By: Anna Majavu
Township tourism small and micro enterprises are part of a diverse growth sector but need a lot more government support if they are to avoid bankruptcy within their first few years of operation. This is the finding of new research by Snenhlanhla Mokoena and Tatenda Liambo of the Durban University of Technology, who investigated the sustainability of 61 art and craft centres, carwashes, shisanyamas, restaurants, and shebeens in Umlazi, eThekwini.
Township tourism is “full of energy, culture, and hope for the future… a hive of entrepreneurial activity”, says Mokoena and Liambo, but the Umlazi businesses are in a very precarious situation. All 61 are small and micro-enterprises with none qualifying as a medium-sized enterprise. Over 70% had been in business for three years or less and the majority (67%) were in bed and breakfasts and restaurants. While these establishments had “reported success given the township consumption-oriented spending in food and drinks”, this was becoming a problem because bed and breakfasts and restaurants had saturated the market, leading to low sales and low-profit margins.
Adding to this problem was the fact that 25% of the Umlazi businesses did not have any strategies to sustain their businesses, only 16% were using social media to market their businesses, and only eight percent saved on costs by purchasing in bulk from wholesalers at lower prices, the research found. “SMMEs are still struggling in finding their main core competitiveness strategies in the wake of a knowledge-based economy as well as the creative economy,” said Mokoena and Liambo.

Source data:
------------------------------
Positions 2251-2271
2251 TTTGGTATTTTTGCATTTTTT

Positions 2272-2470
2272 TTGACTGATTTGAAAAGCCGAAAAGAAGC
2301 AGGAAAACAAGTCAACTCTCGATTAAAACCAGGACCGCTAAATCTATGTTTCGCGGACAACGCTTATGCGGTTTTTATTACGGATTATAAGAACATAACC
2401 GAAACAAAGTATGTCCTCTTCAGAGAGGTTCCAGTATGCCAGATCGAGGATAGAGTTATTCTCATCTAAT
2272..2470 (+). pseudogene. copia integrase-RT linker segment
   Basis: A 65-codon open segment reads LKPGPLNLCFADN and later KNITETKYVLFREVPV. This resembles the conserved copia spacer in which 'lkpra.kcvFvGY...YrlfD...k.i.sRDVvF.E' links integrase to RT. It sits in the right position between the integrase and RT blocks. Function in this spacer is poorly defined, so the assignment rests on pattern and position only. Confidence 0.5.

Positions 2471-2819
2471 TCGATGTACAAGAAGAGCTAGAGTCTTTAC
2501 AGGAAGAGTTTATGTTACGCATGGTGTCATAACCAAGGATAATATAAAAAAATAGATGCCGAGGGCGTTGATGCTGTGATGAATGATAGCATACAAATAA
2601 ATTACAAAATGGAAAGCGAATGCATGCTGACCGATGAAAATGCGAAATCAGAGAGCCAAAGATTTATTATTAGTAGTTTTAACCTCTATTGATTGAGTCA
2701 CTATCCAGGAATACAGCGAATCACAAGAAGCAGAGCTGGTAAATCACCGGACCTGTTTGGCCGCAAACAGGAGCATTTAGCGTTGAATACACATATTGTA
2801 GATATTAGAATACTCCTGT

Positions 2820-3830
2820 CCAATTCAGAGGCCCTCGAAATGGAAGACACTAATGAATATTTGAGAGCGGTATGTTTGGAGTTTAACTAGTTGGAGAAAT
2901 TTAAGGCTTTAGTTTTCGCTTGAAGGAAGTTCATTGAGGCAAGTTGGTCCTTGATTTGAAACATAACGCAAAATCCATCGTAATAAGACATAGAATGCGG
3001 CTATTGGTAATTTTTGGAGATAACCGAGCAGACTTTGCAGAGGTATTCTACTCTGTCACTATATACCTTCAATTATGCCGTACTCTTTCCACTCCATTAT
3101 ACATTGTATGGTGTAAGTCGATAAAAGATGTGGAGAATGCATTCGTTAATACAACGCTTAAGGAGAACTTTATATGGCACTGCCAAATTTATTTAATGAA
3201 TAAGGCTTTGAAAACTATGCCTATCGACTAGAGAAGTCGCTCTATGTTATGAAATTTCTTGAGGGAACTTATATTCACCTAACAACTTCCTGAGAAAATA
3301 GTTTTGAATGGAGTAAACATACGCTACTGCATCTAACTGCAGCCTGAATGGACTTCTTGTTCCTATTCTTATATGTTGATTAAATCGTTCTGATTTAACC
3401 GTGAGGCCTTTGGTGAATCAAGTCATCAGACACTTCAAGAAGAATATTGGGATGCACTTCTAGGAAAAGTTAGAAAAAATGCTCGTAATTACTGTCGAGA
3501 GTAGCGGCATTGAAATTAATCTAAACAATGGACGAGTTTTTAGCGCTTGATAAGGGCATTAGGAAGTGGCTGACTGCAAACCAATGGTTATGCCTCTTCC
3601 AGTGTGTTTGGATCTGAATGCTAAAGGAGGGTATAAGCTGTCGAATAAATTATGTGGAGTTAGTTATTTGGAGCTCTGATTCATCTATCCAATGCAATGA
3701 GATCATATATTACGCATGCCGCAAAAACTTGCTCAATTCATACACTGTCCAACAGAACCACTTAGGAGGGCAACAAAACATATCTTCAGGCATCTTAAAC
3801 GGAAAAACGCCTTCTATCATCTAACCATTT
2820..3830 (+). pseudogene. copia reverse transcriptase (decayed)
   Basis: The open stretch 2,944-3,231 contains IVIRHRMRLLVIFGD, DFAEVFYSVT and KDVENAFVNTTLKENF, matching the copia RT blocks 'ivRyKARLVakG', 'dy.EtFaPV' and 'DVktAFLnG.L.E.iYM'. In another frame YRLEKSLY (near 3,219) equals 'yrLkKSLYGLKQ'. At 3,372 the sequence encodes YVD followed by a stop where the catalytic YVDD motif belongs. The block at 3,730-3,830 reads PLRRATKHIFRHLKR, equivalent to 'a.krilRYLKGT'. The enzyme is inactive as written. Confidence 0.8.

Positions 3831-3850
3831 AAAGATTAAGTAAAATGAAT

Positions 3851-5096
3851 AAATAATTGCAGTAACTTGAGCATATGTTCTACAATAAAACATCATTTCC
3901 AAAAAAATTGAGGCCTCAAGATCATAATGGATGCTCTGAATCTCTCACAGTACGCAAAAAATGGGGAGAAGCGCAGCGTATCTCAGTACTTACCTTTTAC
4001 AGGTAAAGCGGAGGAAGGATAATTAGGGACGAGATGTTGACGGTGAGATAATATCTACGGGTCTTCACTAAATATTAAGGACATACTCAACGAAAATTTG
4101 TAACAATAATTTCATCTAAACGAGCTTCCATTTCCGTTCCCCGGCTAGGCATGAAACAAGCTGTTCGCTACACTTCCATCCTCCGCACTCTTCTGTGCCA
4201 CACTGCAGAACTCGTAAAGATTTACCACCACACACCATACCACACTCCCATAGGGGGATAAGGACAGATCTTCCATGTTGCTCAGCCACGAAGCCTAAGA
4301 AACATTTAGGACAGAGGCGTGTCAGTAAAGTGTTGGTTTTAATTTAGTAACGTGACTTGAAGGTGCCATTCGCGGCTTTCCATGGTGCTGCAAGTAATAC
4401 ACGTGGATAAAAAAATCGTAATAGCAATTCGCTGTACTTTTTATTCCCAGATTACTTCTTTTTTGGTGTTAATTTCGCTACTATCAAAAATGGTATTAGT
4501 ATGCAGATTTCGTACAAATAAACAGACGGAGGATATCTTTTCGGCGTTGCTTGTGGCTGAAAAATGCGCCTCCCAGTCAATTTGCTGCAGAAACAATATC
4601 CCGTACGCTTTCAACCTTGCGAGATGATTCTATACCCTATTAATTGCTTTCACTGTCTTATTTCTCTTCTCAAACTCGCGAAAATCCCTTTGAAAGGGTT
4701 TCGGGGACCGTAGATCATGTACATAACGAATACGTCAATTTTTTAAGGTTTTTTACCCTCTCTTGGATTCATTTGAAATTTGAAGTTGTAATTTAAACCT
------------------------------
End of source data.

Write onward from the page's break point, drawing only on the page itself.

To avoid collapse, most township entrepreneurs would need to become multi-talented and set up several different SMMEs, the research found. But this hinged on the anticipation that government organisations with a focus on SMMEs would “be at the forefront of SMME development across the entire township economy in order to help businesses by offering support and services and by fostering an environment that will foster their expansion and sustainability”, they said.
The government was well aware of all the difficulties faced by SMMEs, and needed to step in to assist the “30% of SMMEs who are influenced negatively by lack of funding, followed by 14% who are negatively influenced by strong competition”, said Mokoena and Liambo. “Access to capital and the cost of funding are significant barriers to SMME start-ups and expansion, which has a negative impact on SMME development in general, hurting the local economy severely”, they added.
Mokoena and Liambo concluded that even though township consumers were more eager than ever to dine at a variety of local restaurants, without extra government support, it would be difficult for township tourism businesses in Umlazi to reach and maintain sustainability. While the research focuses on Umlazi, the concerns, and experiences of these enterprises are being felt by similar businesses across the country.